Contrast Evie’s younger, narrower world view with her old brother, Daniel’s awareness of the social, political, and personal changes his family is experiencing and how stuck he feels about it all. In the scene below Daniel is in a field across the road from his house with his friend Ian who is teaching him to hunt prairie dogs. They see a big black sedan drive over the hill and Ian asks if that’s Father Flannery. Daniel says yes and asks how he knows who it is, to which Ian replies that everyone knows he was coming over today.
“Everyone knows everything,” Ian says, “Everyone knows everything about everybody.” You can hear the grumbling, discontent and frustration of Daniel’s thoughts when he thinks:
In Detroit, nobody knew anything about anybody. They were too busy worrying about the Negroes who wanted to work side by side with the white people. They were too busy worrying about the color of their neighborhood and kids who couldn’t play outside anymore. Nobody had time to care about someone like Father Flannery or why he was visiting on a Saturday afternoon. People in Kansas have nothing but time. That’s what Mama says whenever Grandma Reese shows up without an invitation (86).
There are so many cues in this short paragraph. How frustrated Daniel is with his life from his time in Detroit and now. He’s having to adjust to new social expectations and is literally seeing what his mother means with her statements about time. And there’s a nod towards Daniel thinking his parents are too busy to pay attention to him like he needs them to. There’s also the irony that adults worried so much about “Negroes” in Detroit, yet in Kansas they have no idea that their young son is across the street playing with a loaded weapon.
His parents, meanwhile, are adjusting to their new life as well. The only one not having much of a hard time is the eldest daughter who almost immediately finds a boyfriend. Then a young girl disappears which causes great stress for the parents. Celia is Arthur’s wife:
While Celia tries to rein in her anger and frustration since Julianne disappeared, Arthur has unleashed his. His temper explodes without warning as if he thinks Julianne must have been careless, irresponsible, and that these two things led to her disappearance. He won’t have the same happen to his children (52).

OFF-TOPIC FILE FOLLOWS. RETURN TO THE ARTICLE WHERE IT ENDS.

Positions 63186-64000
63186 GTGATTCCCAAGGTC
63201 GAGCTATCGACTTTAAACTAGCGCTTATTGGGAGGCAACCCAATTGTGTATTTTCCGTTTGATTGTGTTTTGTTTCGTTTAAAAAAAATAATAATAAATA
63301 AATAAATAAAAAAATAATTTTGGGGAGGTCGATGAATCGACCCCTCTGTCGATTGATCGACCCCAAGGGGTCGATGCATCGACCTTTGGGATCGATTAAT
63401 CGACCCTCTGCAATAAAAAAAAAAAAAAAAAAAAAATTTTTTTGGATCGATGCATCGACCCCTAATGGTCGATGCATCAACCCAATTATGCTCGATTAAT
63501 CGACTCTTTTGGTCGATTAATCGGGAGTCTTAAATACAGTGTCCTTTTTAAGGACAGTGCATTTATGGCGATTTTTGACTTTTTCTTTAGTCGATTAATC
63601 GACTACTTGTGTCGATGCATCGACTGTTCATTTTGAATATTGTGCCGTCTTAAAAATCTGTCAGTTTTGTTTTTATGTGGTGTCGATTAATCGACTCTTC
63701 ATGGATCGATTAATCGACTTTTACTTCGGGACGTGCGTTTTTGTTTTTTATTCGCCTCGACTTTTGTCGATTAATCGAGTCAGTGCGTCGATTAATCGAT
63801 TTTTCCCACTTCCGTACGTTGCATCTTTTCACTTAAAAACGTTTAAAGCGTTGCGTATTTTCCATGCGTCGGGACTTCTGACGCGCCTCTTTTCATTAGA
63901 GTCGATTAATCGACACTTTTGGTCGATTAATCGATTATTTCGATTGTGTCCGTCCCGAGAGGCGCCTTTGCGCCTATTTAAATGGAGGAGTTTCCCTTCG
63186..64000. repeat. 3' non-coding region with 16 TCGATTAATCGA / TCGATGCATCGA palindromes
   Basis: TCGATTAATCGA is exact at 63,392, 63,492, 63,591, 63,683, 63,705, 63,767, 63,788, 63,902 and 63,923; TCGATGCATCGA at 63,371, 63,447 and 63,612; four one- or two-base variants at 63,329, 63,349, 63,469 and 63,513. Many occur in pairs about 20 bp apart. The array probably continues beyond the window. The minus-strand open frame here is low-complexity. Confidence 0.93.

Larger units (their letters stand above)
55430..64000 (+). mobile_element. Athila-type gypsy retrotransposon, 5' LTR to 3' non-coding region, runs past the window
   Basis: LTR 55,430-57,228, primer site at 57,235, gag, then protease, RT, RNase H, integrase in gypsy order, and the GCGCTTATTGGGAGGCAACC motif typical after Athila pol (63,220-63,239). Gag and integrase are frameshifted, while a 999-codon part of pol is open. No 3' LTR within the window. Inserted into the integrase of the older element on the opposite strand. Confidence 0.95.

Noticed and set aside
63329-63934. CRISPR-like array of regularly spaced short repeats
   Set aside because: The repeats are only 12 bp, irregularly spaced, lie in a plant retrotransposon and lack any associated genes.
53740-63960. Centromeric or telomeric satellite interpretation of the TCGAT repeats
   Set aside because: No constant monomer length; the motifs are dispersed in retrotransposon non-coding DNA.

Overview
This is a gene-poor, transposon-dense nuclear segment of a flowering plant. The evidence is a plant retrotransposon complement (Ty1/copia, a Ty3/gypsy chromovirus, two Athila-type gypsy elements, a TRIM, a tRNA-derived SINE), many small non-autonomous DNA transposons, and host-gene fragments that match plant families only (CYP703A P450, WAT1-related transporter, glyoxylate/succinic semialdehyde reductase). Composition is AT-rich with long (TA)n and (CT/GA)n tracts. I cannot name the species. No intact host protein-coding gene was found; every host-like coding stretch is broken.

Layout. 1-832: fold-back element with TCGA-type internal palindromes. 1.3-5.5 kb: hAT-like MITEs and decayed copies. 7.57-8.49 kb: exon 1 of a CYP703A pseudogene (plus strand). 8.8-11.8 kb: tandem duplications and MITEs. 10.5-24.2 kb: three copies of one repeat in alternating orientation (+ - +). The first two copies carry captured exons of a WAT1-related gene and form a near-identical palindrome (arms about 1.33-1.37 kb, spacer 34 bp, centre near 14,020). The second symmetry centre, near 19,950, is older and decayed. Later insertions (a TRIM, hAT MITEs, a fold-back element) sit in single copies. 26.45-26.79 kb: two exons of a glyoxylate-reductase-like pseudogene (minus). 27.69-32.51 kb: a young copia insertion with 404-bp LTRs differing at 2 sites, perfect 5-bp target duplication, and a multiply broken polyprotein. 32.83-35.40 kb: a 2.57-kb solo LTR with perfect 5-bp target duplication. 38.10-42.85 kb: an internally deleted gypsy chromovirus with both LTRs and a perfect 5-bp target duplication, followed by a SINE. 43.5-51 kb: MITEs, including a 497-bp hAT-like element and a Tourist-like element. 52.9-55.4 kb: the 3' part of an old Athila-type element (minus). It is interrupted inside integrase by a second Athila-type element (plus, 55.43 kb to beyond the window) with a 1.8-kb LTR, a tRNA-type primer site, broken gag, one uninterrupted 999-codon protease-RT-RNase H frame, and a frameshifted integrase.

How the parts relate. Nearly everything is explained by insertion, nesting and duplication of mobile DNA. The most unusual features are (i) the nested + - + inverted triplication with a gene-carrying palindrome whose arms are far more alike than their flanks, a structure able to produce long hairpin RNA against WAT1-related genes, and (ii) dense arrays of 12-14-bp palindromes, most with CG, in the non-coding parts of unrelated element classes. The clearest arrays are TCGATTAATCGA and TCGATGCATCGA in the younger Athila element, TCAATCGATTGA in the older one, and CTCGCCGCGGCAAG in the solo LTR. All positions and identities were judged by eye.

The tension in the story at that point makes you wonder if Arthur is going to snap. His sister was murdered twenty five years ago and it was shortly after that when Arthur left Kansas. Now he returns and a young girl goes missing.
I could go on and on, but don’t want to risk giving any spoilers, so I’ll just say Bent Road is a great read and I’ll stop talking about it.
ENTER TO WIN A COPY OF BENT ROAD!
I am thrilled to offer Bent Road as the first giveaway that I’m running on WildmooBooks.
How to enter: simply leave a comment below to be entered to win one of two free copies courtesy of Plume/Penguin. Contest ends at midnight (CST) on July 18, 2012. Winners will be chosen randomly and contacted by me on July 19, 2012. Winners will have to provide me with a mailing address that I’ll forward to the publisher who’ll send the book directly to you. U.S. addresses only. Winners will have 48 hours to acknowledge their prize, after that the book will be offered to another randomly chosen winner.
This is a great book review. As I have lived in Kansas for awhile this grabs my attention even .I'd really love to win this book to read while I'm staying in a hospital with a sick child.
I would love to read this book—thanks for the opportunity to win a copy!
skkorman AT bellsouth DOT net
This book sounds like a good read.
I am even MORE intrigued reading this review after our discussion of “Midwestern literature” this past weekend! 🙂 Also fascinated by the Detroit-to-Kansas move, since I of course experienced a Chicago-to-Kansas move in my own adolescence. Definitely entering to win! 🙂 And want to read this book now either way…!
Please pick me!!!! This book seems really good!!!!